Download
data protection workplace health and safety n.
Skip this Video
Loading SlideShow in 5 Seconds..
Data Protection: Workplace, Health and Safety PowerPoint Presentation
Download Presentation
Data Protection: Workplace, Health and Safety

Data Protection: Workplace, Health and Safety

250 Vues Download Presentation
Télécharger la présentation

Data Protection: Workplace, Health and Safety

- - - - - - - - - - - - - - - - - - - - - - - - - - - E N D - - - - - - - - - - - - - - - - - - - - - - - - - - -
Presentation Transcript

  1. Data Protection: Workplace, Health and Safety

  2. Employers’ responsibilities • Employer obliged to provide safe place of work. Safety, Health and Welfare at Work Act 2005 • Monitoring (email, cctv?) –in context of risk- health & safety abuses , instances of bullying. Must be necessary, proportionate and transparent

  3. Acceptance that employees have a right to privacy – even in the workplace. This right must be balanced with employer’s legitimate interests. Any limitation of the employees right to privacy should be proportionate to the likely damage to the employer’s legitimate interests. Before any monitoring takes place, employees should be notified of this and its purpose. Ideally, a policy should be available. Opinions given in confidence or in the expectation of confidence may not be granted a subject access request but this demands a high threshold of proof from the DPC Workplace privacy

  4. Health-Workplace issues • Health is sensitive data in data protection law • Health and safety, prevent discrimination, satisfy legal obligations, employment requirements or explicit consent given • Consent to be freely given

  5. Access to health information • Direct access by the data subject … • … subject to consultation with his/her GP (or some other health professional in employment context) … • … to ensure that access would not be “likely to cause serious harm to the physical or mental health of the data subject” • S.I. No. 82/1989

  6. Purpose for collection • Review Current practices • Data to be adequate, relevant and not excessive • Impact assessment on why you need this data

  7. Security • Need to know and necessary to establish fitness to work • Anonymised information to safety representatives in general • Secure from other personnel records

  8. Necessary/Proportionate • Only collect what is necessary • Fitness to work rather than general health details • Restricted access • Proportionate to risk

  9. Good practice in general • Clear policy and workers are aware of same • Collect information when appropriate-appointment, health and safety programme • Covert obtaining contrary to DP Acts generally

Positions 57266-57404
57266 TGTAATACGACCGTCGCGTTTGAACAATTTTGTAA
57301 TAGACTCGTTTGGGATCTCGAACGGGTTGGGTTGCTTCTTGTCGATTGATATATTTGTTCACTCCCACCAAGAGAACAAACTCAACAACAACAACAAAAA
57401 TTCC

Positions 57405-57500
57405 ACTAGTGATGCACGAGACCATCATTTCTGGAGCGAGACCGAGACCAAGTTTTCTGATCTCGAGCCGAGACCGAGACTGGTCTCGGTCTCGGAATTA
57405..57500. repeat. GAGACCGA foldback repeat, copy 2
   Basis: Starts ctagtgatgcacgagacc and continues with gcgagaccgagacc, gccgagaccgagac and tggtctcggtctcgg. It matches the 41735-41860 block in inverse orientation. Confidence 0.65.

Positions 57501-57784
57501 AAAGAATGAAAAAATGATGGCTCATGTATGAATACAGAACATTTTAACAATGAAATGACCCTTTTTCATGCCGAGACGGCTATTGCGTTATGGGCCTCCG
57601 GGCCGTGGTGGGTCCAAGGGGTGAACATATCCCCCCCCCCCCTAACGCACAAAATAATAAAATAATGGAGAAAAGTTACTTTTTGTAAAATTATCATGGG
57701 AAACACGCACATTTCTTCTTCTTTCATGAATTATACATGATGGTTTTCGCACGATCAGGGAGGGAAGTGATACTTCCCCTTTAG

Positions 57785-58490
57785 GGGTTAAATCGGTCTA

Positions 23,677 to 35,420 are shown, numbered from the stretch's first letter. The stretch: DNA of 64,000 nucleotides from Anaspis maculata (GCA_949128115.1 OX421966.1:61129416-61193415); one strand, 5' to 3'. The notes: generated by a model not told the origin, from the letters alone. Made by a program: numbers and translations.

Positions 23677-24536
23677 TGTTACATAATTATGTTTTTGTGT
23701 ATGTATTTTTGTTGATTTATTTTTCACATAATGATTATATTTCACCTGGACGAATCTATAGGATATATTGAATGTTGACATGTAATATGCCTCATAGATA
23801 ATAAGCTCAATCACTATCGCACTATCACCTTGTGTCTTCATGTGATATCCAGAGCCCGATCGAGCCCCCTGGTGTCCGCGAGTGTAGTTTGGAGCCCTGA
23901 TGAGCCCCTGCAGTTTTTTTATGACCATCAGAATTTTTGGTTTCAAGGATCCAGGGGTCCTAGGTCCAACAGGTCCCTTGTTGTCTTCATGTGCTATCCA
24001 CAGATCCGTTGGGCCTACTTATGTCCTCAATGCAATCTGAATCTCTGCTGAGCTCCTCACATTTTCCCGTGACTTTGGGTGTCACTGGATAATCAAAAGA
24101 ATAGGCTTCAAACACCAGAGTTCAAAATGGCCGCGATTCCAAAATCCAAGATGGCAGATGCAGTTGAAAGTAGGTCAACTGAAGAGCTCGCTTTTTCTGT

10. Drug testing -Justification • Health and safety only • Post incident generally • Drugs and alcohol testing

  11. Safety, Health and Welfare at Work Act • Safety, Health and Welfare at Work Act 2005 • Duties of employer and employees, Safety Statement, risk assessment etc. • Section 13 –employee to take reasonable care to protect safety, ensure not under influence of an intoxicant to the extent that endangers safety • 13c- if reasonably required by employer, submit to any appropriate, reasonable and proportionate tests for intoxicants by, or under the supervision of , a registered medical practitioner • Implies unobtrusiveness. Only safety sensitive areas. Must operate alongside requirements of Data Protection Acts • Expect privacy • Clear purpose for collection • Aware of the extent and why

  12. Drugs-Minimum information in drug tests • Convince or indeed prove why it is significantly better than other less intrusive means to be proven • Use the least intrusive testing systems • Tell staff what drugs they are being tested for • Limit to substances and extent of exposure that will have a significant bearing on the purpose of the test • Programmes for support and awareness to be set up –to enable safety objectives to be achieved without testing. (Employee Assistance Programmes)

  13. Drug testing-Fair procedures • Be upfront from the start • If its random, its random in reality and practice • If other criteria are being used workers should be aware of this also • Protect confidentiality/medical secrecy

  14. Drug testing-Critical areas • All workers being tested is rarely justified • Define the critical areas • What are the criteria for ‘critical’ Sectoral • Health Record (food preparation) • Criminal Conviction (Dept of Justice) • Driving Conviction (Delivery) • Child Care Workers • Airline pilots

  15. Drug testing -Awareness • Testing Policy clearly stated • Staff handbook –encourage responsibility in safety critical areas • Consumption of drugs (including medicines) or alcohol risks weakening faculties • Consequences of breaches to be explained • Do not conduct testing on samples collected without the knowledge of the worker

  16. Drug Testing procedures • Technical quality to be paramount • Rigorous integrity and quality control procedures • Professional competence • Duplicate samples independently analysed when necessary • Tests may not be always accurate and have an appropriate disputes handling procedure • Correct inaccurate data on personnel files • Provide for counselling if necessary

  17. Genetic Testing • Disability Act 2005 (Part 4): • Informed consent of data subject required • Prohibited in relation to insurance policies, pensions, and mortgages • Subject to DPC prior approval in relation to employment